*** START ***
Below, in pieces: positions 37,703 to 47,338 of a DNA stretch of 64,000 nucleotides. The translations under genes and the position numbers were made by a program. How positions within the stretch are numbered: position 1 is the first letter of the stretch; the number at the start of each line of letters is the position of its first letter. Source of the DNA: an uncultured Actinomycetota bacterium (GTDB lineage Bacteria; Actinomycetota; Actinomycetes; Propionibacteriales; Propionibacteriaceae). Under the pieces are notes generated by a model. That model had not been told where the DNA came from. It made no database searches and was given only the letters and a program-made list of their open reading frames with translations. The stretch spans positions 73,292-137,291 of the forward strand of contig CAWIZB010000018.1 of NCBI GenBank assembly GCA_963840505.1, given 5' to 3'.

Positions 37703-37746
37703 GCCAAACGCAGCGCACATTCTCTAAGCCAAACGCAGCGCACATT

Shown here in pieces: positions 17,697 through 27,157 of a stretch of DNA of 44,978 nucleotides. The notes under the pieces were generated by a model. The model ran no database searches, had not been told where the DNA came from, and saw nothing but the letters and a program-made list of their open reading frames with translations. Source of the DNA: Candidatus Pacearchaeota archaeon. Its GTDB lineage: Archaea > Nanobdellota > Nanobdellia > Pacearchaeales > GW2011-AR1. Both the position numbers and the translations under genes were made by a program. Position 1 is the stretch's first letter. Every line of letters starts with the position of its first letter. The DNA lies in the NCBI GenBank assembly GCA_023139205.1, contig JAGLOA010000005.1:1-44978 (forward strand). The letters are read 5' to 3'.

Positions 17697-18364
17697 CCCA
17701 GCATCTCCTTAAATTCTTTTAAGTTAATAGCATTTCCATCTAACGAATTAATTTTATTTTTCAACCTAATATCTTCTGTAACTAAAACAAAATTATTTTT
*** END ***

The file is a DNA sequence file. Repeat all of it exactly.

Below, in pieces: positions 37,703 to 47,338 of a DNA stretch of 64,000 nucleotides. The translations under genes and the position numbers were made by a program. How positions within the stretch are numbered: position 1 is the first letter of the stretch; the number at the start of each line of letters is the position of its first letter. Source of the DNA: an uncultured Actinomycetota bacterium (GTDB lineage Bacteria; Actinomycetota; Actinomycetes; Propionibacteriales; Propionibacteriaceae). Under the pieces are notes generated by a model. That model had not been told where the DNA came from. It made no database searches and was given only the letters and a program-made list of their open reading frames with translations. The stretch spans positions 73,292-137,291 of the forward strand of contig CAWIZB010000018.1 of NCBI GenBank assembly GCA_963840505.1, given 5' to 3'.

Positions 37703-37746
37703 GCCAAACGCAGCGCACATTCTCTAAGCCAAACGCAGCGCACATT

Shown here in pieces: positions 17,697 through 27,157 of a stretch of DNA of 44,978 nucleotides. The notes under the pieces were generated by a model. The model ran no database searches, had not been told where the DNA came from, and saw nothing but the letters and a program-made list of their open reading frames with translations. Source of the DNA: Candidatus Pacearchaeota archaeon. Its GTDB lineage: Archaea > Nanobdellota > Nanobdellia > Pacearchaeales > GW2011-AR1. Both the position numbers and the translations under genes were made by a program. Position 1 is the stretch's first letter. Every line of letters starts with the position of its first letter. The DNA lies in the NCBI GenBank assembly GCA_023139205.1, contig JAGLOA010000005.1:1-44978 (forward strand). The letters are read 5' to 3'.

Positions 17697-18364
17697 CCCA
17701 GCATCTCCTTAAATTCTTTTAAGTTAATAGCATTTCCATCTAACGAATTAATTTTATTTTTCAACCTAATATCTTCTGTAACTAAAACAAAATTATTTTT